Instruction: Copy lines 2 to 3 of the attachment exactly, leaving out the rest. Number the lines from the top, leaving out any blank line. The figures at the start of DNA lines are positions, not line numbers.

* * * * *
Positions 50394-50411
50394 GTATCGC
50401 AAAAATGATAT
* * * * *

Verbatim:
50394 GTATCGC
50401 AAAAATGATAT